Maple Grove and Chautauqua Lake are going their separate ways for varsity football in 2016 as the former’s School Board opted to end the merger between the programs for just this season.
The vote to split came as a result of the New York State Public High School Athletic Association’s executive committee’s decision to deny the program’s appeal to be re-classified as a Class C outfit instead of Class B. Maple Grove/Chautauqua Lake’s BED numbers used to determine class size of combined programs adds up to Class C. However, a Section VI committee on combined teams deemed that because the team has been so dominant locally in Class C, winning the past two Section VI titles, that it would compete in Class B.
The schools’ junior varsity program will remain a combined outfit playing Chautauqua Lake’s schedule in Class C because neither has enough players to form its own junior varsity team. It’s because of those numbers, or lack thereof, that the schools combined in the first place three years ago.
While the program considered remaining merged despite losing the appeal, Bemus Point School Board officials said Maple Grove parents supported ending the merger for just this varsity season and returning to Class D as a single program. The main reason, according to Red Dragons football coach Curt Fischer, was concern regarding the unknown future of the program. Parents worried should Maple Grove/Chautauqua Lake reach the sectional final in Class B, what’s to prevent the committee from moving the program into Class A down the road?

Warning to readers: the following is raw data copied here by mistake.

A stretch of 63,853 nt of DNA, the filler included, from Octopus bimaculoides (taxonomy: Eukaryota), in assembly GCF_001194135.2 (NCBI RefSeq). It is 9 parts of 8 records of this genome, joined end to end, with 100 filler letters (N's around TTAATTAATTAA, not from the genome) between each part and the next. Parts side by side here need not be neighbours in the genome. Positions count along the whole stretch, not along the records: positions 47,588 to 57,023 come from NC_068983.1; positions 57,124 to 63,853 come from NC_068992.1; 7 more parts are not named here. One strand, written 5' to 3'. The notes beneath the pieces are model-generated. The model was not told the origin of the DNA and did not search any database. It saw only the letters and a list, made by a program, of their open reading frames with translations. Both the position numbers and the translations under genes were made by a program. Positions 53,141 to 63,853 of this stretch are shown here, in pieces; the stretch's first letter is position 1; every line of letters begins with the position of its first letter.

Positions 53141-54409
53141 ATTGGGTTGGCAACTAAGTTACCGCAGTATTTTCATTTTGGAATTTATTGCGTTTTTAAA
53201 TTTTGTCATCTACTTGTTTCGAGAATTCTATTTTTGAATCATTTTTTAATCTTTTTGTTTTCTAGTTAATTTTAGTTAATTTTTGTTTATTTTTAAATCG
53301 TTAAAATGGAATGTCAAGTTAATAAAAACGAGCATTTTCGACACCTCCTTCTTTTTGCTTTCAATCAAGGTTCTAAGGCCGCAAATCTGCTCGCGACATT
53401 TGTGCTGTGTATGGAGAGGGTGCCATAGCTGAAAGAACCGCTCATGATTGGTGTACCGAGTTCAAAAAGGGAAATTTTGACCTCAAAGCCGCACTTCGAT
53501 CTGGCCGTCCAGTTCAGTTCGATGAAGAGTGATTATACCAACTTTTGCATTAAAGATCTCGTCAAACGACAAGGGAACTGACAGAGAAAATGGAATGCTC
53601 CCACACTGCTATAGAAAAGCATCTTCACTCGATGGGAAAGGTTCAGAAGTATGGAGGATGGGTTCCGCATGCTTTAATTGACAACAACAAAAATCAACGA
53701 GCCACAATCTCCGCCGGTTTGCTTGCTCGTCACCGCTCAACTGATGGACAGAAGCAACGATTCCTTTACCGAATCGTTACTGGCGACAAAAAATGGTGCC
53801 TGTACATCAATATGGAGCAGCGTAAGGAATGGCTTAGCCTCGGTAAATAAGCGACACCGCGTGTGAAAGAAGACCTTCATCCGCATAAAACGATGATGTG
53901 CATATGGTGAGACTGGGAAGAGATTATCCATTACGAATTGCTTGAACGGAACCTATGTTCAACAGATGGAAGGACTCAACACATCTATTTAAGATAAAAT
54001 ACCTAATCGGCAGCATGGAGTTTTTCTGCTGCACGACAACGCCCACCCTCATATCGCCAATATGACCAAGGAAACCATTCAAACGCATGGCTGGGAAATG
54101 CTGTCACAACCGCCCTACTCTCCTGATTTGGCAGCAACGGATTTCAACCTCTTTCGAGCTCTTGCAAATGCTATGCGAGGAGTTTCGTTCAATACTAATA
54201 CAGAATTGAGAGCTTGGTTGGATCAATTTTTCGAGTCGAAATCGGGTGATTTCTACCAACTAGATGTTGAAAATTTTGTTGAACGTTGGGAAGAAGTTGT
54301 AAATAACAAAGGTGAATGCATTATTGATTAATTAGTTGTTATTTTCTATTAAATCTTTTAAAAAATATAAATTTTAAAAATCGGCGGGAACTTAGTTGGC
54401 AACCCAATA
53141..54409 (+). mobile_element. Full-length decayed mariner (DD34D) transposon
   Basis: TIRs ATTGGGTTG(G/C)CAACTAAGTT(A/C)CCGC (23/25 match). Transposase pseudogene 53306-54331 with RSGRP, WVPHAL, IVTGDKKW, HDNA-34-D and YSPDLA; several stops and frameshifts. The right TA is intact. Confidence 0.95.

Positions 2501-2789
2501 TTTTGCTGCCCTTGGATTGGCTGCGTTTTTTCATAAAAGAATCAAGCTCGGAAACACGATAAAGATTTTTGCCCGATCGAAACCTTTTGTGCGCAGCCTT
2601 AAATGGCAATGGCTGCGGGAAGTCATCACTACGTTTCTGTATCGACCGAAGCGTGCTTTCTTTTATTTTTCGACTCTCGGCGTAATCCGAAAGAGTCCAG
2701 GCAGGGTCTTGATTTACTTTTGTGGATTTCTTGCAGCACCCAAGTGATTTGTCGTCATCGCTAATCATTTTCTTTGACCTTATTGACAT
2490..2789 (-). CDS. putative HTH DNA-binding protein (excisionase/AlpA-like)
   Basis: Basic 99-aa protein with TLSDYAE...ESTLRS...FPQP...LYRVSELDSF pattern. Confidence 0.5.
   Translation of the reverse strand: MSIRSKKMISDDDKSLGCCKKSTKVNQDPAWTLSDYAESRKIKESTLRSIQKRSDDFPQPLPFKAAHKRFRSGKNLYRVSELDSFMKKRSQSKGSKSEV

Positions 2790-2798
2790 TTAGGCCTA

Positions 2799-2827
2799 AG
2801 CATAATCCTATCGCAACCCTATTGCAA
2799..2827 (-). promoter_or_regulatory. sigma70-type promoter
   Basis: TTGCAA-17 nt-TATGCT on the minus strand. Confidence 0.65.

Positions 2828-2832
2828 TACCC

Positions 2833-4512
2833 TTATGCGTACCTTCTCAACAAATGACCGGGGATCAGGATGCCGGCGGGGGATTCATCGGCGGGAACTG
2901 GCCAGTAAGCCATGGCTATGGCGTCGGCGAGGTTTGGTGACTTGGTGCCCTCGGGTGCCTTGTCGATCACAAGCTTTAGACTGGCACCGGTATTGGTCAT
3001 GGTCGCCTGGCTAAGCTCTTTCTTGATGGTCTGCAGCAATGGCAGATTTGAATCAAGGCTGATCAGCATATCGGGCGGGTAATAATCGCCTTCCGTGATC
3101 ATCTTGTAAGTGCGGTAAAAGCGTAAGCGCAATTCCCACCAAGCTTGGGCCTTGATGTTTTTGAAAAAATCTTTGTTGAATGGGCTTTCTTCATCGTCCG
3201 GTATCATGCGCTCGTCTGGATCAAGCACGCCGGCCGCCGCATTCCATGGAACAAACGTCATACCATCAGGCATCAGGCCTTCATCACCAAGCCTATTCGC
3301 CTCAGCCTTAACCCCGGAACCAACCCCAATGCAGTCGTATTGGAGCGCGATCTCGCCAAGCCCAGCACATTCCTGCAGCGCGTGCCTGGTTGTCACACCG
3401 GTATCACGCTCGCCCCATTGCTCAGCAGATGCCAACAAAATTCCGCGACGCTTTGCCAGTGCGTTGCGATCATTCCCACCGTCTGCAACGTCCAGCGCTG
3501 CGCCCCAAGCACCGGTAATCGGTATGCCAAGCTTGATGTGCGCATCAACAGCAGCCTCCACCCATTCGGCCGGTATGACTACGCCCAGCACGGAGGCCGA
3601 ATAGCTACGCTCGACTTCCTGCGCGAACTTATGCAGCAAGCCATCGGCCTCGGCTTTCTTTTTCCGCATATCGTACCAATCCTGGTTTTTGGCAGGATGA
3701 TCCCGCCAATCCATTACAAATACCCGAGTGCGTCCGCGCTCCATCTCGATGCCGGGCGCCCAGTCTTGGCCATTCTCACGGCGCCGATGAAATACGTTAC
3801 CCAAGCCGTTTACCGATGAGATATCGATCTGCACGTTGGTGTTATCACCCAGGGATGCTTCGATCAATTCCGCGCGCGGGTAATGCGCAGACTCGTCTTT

Those worries seem unwarranted as Section VI combined school committee member Marisa Fallacaro said while the section would consider moving a dominant team up one class during the merger application process, it wouldn’t bump a team up two.
“It’s not something where they would keep getting bumped up to Class AA,” she said. “The committee felt they were showing dominance and that’s one of the factors the committee considers when two teams are combining.”
Maple Grove hopes to field a team of 25-27 players, while Chautauqua Lake hopes to have 30. CL athletic director Josh Liddell was hopeful the merger would remain intact since the reason the program combined, low participation numbers, still exists.